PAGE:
Away – or rather, the way – in a manger

A man asked God how long a million years was to him. God replied, “It’s just like a single second of your time, my child.” So the man asked, “And what about a million dollars?” The Lord replied, “To me, it is just like a single penny.” So the man mustered his courage and said, “Well, Lord, could you spare me just one of your pennies?” And God said, “Certainly, my child; just a second.”

God just doesn’t seem to see things the way we see them, nor does he always do things the way we would like them done. We want our friend to be healed; he is not. We want the bank to come through on that loan; it does not. We want our adult children to live near us; their jobs scatter them throughout the country. Why doesn’t God get with the program?

But the biblical witness, along with the testimony of saints throughout the ages, suggests that God goes about his business in ways we never would. The classic example is Christmas. What was God thinking, sending the world’s savior as a helpless baby, born into a poor, working-class family, stuck in a forgettable village like Bethlehem? It was impractical and it was time-consuming – as any efficiency expert could have told him – and the cost was staggering.

No, if we were rescuing the world from its mess, we would form a committee, begin raising funds, and hire an advertising agency. We would enlist support from government leaders, from intellectuals and from celebrities. We would ask both our propaganda department and our military experts to devise a campaign of “shock and awe” with which to launch our operation.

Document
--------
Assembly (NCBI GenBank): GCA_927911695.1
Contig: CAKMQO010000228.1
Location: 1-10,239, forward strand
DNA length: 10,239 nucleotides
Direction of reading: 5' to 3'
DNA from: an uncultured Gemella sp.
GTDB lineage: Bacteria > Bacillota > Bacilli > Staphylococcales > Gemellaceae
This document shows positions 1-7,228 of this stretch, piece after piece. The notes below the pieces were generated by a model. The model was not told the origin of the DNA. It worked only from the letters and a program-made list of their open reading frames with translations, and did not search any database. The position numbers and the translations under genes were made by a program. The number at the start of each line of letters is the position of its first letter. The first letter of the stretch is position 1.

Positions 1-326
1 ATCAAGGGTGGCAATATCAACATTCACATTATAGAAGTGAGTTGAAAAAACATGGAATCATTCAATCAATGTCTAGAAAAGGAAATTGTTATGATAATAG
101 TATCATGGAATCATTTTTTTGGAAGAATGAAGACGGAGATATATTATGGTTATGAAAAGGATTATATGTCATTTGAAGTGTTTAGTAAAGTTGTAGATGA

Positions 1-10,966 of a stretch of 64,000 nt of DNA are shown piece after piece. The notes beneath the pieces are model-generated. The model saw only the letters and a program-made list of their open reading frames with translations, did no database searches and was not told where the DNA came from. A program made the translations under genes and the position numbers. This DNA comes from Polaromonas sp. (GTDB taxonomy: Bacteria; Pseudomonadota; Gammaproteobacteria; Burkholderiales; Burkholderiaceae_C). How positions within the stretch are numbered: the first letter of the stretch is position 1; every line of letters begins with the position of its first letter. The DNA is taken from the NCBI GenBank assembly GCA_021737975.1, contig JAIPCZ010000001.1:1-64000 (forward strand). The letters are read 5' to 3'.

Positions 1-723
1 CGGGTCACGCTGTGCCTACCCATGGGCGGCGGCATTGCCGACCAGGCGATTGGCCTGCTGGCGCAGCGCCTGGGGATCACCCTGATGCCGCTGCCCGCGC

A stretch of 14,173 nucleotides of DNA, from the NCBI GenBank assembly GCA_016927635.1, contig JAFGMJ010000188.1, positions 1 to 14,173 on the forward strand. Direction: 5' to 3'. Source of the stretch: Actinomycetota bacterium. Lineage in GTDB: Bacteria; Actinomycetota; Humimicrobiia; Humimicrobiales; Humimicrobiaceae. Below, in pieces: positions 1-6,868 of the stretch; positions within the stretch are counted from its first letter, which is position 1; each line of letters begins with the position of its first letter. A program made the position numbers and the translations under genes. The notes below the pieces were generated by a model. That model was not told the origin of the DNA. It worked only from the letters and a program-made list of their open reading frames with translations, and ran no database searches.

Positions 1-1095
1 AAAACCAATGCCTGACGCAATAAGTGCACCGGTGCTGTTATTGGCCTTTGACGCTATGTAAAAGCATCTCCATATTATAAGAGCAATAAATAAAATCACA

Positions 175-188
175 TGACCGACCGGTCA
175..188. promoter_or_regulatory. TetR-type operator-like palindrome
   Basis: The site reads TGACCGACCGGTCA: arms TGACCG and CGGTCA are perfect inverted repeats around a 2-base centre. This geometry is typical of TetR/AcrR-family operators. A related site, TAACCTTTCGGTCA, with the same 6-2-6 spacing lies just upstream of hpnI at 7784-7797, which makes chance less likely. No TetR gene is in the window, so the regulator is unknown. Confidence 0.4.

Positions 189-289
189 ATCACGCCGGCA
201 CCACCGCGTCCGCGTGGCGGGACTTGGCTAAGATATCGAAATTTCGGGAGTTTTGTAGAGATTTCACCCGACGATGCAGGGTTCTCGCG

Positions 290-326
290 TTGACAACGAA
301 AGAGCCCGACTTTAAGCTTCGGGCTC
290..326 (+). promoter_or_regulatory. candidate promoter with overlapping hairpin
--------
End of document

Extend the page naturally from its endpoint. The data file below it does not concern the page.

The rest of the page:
But God’s ways are not our ways, and every Christmas we are reminded of the fact. If you ever doubt that, just look back to Bethlehem. God obviously wasn’t kidding when he said, “My thoughts are not your thoughts, nor are my ways your ways.”

There is a profound mystery in Christ’s strange arrival on our planet. The mystery is not that God invaded the world. That had long been foretold. People were expecting him. It is not that he came “to do away with sin.” The prophets repeatedly warned that he would. The marvel is that he invaded the world as a baby.

When God came to his world, he came with love, not irresistible force; with grace, not with threats. People had believed for a thousand years that God would do away with sin, but they assumed he would do so by destroying sinners. It’s probably how we would have done it. But not him. He did not come, as he once said, “to condemn the world but to save the world.”

“To save the world.” God’s plan for Jesus was not merely to get people into heaven when they die, but to give people a meaningful way to live now. It was God’s intent (so says St. Peter) to free people from the pointless way of life handed down to them from previous generations; to give their lives meaning and fill them with love.

Yet people continue to pursue empty and pointless lives. They invest their time and energy in accumulating stuff, hoping that it will somehow bring them happiness. The wild rush at Christmas time is just one more expression of humanity’s compulsive attempt to fill its emptiness. Yet when the presents have been put away, people’s souls are often just as empty as the discarded boxes that litter their floors. They have missed the real treasure of Bethlehem.

Bethlehem’s treasure was not a diamond bracelet or a new iPhone, or whatever else this year’s advertisements are trying to convince us we can’t live without. It was not even gold, frankincense or myrrh. Bethlehem’s treasure was packaged in flesh, gift-wrapped in swaddling, and laid in a manger – with your name on the gift card.

When he came to earth, he was not just away in a manger; he was the way in a manger, the way to a meaningful life now as well as a glorious life forevermore. Of all the gifts ever given, this one is the most precious.

First Published in The Coldwater Daily Reporter, 12/20/2014

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